Britain slips, slides, and stays home as winter snow roils Europe
An early bout of winter snow across Europe has brought a frustrated Britain to a standstill. London's Gatwick Airport is closed until Friday, while police try to fend off calls about snowball 'incidents.'
An annual British tradition is taking place earlier than usual: the yearly bout of soul-searching after a few flakes of snow bring the country to a grinding standstill.
OK, so more than a few flakes dropped in the past 48 hours. The internationally important Gatwick Airport remained closed until Friday morning after 6 inches of the white stuff came down overnight, while more than 6,500 schools were closed Thursday around the country.
"Why did we slide into chaos?” demanded the Daily Telegraph
“So where are the gritters?” echoed the Daily Express, a familiar complaint focusing on the apparent slowness of local government authorities to dispatch vehicles spreading "grit" in the form of salt or sand onto roads.
Across the UK, Britons awoke and found that they would be unable to make it to work, contributing to what is expected to be an overall hit of more than $1.5 billion a day to Britain’s already fragile economy.
Across Europe, freezing temperatures and snowy weather this week snarled airports, closed highways, and shut down rail lines. The bad weather has been blamed for more than 30 deaths. In Britain, in the worst-hit areas of Scotland, Yorkshire, Derbyshire, and southeast England, police advised the public not to travel unless absolutely necessary.
Most miserable of all perhaps were the passengers on a train to the English south coast resort of Brighton who reportedly had to sleep in train cars Wednesday night.
In the north, dozens of drivers spent a second night at a Methodist chapel near the city of Sheffield after being stranded on the A57 motorway since Tuesday evening. They were forced to abandon their vehicles.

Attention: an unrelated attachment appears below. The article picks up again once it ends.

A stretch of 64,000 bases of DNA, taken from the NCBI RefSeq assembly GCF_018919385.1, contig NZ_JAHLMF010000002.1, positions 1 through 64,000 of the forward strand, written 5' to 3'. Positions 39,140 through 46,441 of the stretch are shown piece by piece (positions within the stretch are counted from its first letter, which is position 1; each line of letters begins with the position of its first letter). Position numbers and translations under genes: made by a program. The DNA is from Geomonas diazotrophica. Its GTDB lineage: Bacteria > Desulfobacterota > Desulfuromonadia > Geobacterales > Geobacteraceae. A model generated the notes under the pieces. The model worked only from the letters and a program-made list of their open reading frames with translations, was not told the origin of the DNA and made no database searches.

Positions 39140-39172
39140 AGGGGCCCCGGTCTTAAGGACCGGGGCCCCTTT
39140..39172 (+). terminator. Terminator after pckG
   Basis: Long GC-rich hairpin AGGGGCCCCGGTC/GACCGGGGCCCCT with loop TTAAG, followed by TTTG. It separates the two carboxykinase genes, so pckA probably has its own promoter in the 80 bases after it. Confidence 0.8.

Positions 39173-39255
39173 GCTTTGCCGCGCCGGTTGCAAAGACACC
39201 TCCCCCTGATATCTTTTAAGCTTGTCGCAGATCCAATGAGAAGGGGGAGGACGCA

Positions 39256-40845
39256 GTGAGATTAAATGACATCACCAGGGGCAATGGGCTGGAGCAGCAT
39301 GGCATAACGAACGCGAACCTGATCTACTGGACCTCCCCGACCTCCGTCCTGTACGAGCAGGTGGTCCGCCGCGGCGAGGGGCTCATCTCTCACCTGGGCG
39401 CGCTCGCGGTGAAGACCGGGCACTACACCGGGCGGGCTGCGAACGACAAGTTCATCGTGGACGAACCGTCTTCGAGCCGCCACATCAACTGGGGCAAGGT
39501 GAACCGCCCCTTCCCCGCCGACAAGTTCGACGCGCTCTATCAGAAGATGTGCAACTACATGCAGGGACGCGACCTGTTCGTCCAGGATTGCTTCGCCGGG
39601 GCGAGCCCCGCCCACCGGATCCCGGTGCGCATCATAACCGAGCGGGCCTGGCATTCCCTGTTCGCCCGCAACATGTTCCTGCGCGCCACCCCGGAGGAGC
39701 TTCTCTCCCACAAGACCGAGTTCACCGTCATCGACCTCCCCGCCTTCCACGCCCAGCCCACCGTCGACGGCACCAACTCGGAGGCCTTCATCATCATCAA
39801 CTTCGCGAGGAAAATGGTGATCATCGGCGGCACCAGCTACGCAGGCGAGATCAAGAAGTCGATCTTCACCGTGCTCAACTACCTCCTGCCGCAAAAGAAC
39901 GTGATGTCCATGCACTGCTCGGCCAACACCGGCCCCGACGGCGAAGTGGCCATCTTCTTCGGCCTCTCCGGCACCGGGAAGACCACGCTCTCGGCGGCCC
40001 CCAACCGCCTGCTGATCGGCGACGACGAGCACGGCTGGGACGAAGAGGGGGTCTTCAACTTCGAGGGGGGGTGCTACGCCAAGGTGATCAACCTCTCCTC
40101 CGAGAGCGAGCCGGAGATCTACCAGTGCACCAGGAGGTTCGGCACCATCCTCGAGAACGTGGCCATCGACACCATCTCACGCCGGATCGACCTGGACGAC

So just how could the authorities in a northern European country where weather conditions can be, to say the least, unpredictable, be so unprepared?
“Comparisons are being drawn with Scandinavia and Canada and so on,” said Derek Quarmby, the Chairman of the Royal Automobile Club (RAC) foundation, who was asked by the government to undertake an urgent review into how Britain’s transport infrastructure has coped.
“But the real difference is that those countries always get severe winters. They know almost to the week when it’s going to come, how long it’s going to last, how much it is going to be and they organize themselves for it.”
He told the BBC in a radio interview Thursday morning: “Our pattern is really very, very different. This year, winter has come early and it has come quiet severely.”
Among his suggestions were greater investment in snowplows, the use of more widespread contracts with farmers who have tractors that could be temporarily converted into plows, and improvements to systems for keeping rail passengers and other commuters informed.
Another problem: snowballs. Police switchboard operators in the central English county of Nottinghamshire have received hundreds of calls about people throwing snowballs in the last two days.
“We are advising people to only ring us if there is an incident with snowball-throwing that it seems only police can deal with,” the force said in a statement it felt compelled to make.